BAM Key Details:  

  • The latest edition of the® Monthly Housing Trends Report shows buyers in January had more bargaining power.
  • More home buyers looked to relocate in January, with 56% of listing views going to homes outside the home shopper’s current market. 
  • Midwest and Northeast metros with more affordable housing gained in popularity, with more online traffic from out-of-towners. 

The latest edition of the® Monthly Housing Trends Report shows home buyers in January had more bargaining power—and a stronger inclination to use it. 

Also, more home buyers are looking to relocate, with 56% of listing views on® going to homes outside the buyer’s current market. Metros in the Midwest and Northeast, in particular, are gaining in popularity as buyers shop for more affordable housing

With mortgage rates falling to their lowest level in months and slowing home price growth, formerly benched home buyers are re-entering the market and enjoying the unique opportunity this market affords them.

Even better, the annual decline in new listings dropped to single digits in January—a strong indicator that more sellers are returning to the market (although even more sellers are needed to solve inventory issues).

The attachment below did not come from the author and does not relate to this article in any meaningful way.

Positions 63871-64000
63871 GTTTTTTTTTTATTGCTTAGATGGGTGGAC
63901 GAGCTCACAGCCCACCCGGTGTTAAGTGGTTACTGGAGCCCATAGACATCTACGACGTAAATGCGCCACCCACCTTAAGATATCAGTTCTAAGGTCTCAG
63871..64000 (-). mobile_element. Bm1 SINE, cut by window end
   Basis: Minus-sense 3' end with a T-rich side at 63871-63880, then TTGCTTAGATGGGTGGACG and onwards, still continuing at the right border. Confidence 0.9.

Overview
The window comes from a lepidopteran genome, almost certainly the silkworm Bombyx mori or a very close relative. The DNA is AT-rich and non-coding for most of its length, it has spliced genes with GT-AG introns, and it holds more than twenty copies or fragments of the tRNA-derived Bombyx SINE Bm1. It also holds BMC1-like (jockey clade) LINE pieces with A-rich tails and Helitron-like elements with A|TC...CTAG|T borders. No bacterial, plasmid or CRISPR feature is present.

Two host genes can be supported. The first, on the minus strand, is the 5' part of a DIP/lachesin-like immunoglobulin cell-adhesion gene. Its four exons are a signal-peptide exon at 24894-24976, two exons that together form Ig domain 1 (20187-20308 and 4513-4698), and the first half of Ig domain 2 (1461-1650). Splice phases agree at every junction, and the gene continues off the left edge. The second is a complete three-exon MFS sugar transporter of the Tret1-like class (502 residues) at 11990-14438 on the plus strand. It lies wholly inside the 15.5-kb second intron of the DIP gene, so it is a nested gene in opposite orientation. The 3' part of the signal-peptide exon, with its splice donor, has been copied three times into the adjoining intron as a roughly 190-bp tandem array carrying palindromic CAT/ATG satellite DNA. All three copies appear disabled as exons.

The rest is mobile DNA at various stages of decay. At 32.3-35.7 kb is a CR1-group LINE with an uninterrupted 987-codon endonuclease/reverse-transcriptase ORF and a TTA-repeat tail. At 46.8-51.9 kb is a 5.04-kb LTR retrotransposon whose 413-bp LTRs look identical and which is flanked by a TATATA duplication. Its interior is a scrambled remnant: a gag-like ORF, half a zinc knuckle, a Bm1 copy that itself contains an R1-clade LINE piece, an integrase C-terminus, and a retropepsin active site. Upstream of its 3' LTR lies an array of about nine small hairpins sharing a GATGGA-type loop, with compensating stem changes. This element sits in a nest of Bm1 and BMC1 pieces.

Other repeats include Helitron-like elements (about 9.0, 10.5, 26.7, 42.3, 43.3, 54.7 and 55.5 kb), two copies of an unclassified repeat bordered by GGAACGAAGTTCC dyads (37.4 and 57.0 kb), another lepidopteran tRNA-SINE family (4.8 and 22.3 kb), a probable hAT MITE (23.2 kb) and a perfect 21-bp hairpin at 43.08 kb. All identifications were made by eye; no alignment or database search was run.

Home buying in January remained relatively sluggish as sales slowed, inventories rose, and price growth leveled off. These trends reinforce that while buyers are gaining an advantage in the market, they are still being deterred by high home prices and financing costs. Even as inventories climb and prices moderate, homeowners have equity and advantages in the market but need to set their expectations accordingly. For renters looking to become homeowners this year our Best Markets for First-Time Homebuyers identified pockets of affordability across the country, particularly in the northeast, where they might be able to better overcome affordability challenges and find a better deal.

Danielle Hale

Chief Economist for®